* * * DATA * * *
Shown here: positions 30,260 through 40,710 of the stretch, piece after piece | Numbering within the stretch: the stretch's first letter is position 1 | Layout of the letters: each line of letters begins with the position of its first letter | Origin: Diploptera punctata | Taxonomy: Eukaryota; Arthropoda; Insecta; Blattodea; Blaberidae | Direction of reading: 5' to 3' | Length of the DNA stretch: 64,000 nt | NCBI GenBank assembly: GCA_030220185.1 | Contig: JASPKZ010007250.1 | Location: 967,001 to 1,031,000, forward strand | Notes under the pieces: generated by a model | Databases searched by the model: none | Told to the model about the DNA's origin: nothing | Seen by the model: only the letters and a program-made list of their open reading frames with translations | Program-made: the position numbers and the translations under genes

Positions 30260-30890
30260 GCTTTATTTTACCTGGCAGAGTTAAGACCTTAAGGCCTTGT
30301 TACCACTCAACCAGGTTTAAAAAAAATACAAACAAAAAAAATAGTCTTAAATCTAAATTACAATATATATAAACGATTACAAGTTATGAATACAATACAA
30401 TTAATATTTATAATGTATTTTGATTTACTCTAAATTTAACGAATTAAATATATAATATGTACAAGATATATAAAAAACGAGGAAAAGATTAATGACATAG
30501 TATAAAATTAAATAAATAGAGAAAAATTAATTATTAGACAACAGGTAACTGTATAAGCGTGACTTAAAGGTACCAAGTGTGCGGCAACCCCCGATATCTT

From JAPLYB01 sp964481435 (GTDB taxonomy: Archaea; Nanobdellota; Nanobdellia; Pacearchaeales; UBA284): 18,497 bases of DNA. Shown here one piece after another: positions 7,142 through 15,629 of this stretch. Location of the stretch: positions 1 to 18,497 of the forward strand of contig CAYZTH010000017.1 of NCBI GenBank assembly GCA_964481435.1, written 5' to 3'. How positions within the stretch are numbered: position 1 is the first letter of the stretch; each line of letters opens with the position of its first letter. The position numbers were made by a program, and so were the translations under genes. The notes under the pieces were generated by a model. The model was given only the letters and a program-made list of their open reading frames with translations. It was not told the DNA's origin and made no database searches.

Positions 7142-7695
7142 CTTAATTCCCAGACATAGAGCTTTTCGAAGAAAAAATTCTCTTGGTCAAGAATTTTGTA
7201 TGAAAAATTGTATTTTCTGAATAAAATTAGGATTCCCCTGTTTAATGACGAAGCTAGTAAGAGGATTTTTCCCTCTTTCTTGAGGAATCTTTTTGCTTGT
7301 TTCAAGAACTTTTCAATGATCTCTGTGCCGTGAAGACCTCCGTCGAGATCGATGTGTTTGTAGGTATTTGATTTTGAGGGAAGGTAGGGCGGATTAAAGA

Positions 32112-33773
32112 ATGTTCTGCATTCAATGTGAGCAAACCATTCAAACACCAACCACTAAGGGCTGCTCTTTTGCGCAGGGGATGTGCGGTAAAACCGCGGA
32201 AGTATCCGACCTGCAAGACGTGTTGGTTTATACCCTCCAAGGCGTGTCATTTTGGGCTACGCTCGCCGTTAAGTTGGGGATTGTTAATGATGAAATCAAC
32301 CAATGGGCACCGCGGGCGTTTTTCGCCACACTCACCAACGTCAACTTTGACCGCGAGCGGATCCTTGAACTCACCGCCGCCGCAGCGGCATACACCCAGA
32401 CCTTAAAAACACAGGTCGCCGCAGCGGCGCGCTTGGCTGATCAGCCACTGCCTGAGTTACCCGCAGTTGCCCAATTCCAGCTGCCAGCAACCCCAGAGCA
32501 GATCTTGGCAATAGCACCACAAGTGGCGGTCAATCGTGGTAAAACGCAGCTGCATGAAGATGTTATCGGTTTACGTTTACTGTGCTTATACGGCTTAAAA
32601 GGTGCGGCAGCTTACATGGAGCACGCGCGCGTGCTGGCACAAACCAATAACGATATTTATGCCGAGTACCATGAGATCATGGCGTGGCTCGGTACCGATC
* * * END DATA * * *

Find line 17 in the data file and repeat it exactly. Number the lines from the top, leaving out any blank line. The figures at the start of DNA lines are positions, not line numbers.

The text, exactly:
32501 GATCTTGGCAATAGCACCACAAGTGGCGGTCAATCGTGGTAAAACGCAGCTGCATGAAGATGTTATCGGTTTACGTTTACTGTGCTTATACGGCTTAAAA